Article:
New draft German antitrust bill: Will the Federal Cartel Office be vested with new powers to order unbundling on any disfunctional market without having to prove a violation of an-titrust laws?

When seeing steeply rising prices, in particular for the supply of energy of all kinds, many called out for the Federal Cartel Office (FCO) to intervene immediately. Now the Federal Ministry of Economics and Climate has presented a draft bill that is intended to enable the FCO to impose far-reaching measures, including unbundling, without the prerequisite that antitrust laws – be they German or European – have been violated. This is a major shift in German antitrust enforcement history and policy: Companies would no longer be able to ultimately control whether or not they would become the subject of an intervention by the FCO. Rather the authorities far-reaching powers of intervention are based solely on the circumstance that there is a significant and persistent or repeated defunction of competition in a market where these undertakings – who have been acting fully compliant with all antitrust laws – are active. While vesting the FCO with such new intervention powers may have been triggered by the current political and economic situation of an energy shortage, the new intervention powers are by no means limited to the energy sector and the phenomenon of persistently rising prices. In fact, such measures could affect all companies that are active in markets in which the FCO identifies (significant) deficits in the functioning of competition – regardless of whether the companies are dominant companies and regardless of whether there has been an abuse of such dominance.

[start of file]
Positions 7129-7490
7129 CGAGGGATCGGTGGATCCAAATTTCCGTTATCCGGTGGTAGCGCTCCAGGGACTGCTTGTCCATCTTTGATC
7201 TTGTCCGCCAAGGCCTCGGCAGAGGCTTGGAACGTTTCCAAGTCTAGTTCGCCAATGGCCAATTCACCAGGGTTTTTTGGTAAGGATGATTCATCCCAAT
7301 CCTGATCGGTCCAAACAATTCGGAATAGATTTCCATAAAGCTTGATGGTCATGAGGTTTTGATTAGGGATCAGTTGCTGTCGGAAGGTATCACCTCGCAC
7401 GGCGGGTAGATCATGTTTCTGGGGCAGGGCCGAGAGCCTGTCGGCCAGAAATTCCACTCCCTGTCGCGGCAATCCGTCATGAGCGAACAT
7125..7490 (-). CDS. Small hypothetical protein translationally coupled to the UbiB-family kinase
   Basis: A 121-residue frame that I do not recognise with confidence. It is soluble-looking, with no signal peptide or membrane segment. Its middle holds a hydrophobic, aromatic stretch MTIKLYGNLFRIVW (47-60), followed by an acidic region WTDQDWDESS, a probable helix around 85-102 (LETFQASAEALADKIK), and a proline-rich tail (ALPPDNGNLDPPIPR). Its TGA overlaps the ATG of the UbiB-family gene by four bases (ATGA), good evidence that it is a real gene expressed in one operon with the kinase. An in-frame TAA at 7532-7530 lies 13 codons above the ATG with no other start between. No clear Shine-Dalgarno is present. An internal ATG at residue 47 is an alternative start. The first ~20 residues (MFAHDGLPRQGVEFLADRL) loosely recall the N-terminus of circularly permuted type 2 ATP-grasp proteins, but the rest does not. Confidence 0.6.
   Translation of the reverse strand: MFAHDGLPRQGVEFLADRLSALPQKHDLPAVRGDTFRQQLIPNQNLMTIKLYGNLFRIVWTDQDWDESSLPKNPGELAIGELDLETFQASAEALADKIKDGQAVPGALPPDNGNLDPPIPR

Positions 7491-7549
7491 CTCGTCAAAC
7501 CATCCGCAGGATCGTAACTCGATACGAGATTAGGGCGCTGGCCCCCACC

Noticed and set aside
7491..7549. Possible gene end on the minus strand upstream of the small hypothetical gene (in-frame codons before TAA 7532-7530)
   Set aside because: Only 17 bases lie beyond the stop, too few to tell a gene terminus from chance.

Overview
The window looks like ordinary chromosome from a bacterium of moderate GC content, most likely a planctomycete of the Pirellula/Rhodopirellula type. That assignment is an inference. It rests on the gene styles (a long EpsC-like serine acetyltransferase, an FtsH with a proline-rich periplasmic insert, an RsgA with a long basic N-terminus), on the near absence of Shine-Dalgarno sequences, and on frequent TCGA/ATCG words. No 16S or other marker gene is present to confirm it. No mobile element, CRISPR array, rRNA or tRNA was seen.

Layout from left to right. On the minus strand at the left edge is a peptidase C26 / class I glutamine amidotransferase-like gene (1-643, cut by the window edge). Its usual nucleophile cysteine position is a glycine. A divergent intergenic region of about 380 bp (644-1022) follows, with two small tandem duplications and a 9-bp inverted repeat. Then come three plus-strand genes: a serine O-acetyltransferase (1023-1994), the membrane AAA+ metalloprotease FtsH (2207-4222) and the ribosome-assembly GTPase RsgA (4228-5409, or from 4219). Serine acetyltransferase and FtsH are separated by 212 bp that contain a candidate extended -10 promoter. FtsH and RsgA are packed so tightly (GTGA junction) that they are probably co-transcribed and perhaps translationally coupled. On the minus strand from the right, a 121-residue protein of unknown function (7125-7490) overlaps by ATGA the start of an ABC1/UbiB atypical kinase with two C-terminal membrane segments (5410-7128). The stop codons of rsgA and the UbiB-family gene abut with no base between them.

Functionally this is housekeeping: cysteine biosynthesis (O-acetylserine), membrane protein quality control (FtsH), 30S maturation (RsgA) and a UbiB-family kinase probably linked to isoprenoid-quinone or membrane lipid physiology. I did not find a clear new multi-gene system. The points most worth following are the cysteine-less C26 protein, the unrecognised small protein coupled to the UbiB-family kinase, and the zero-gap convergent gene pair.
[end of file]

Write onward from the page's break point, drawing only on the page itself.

The draft bill provides for a new section 32 lit. f) to be inserted into the Act against Restrictions of Competition (“GWB”) according to which the FCO may take remedial action if

- the FCO has completed a sector enquiry and published the report on its findings; and

- a "substantial, continuous or repeated disfunction of competition" has been established on at least one market (whereby the requirement of substantiality must be met cumulatively with continuous or repeated and not alternatively).

If these conditions are met, the FCO can take "all measures" to eliminate or reduce such disfunction (sec. 32 lit. f (3) GWB). These remedial measures can be behavioral or structural. The FCO can determine on a case-by case basis which measures it will take, taking into account the principle of proportionality. The (non-exhausive) list of exemplary remedies include

- granting access to data, interfaces and networks

- supplying other companies

- licensing the use to intellectual property

- reallocation of regulatory permits

- the organizational separation of business areas

- specifications for the drafting of contracts

- regulation of supply relationships between companies in the affected markets (including their termination)

- as an ultima ratio, unbundling.


Unbundling measures may only be imposed (sec. 32 lit. f) (4)) if they can (at minimum) significantly reduce the disfunction of competition and if behavioral measures would not be equally effective or would be more disadvantageous for the companies concerned. For acquisitions which have been filed and cleared by the competent antitrust authorities, no such measures may be ordered for a grace period of 5 years. However, neither an antitrust violation nor the abuse of market power (nor market power of the companies concerned) has to be proven. Furthermore, legal redress against any such measure imposed does not have suspend a respective order.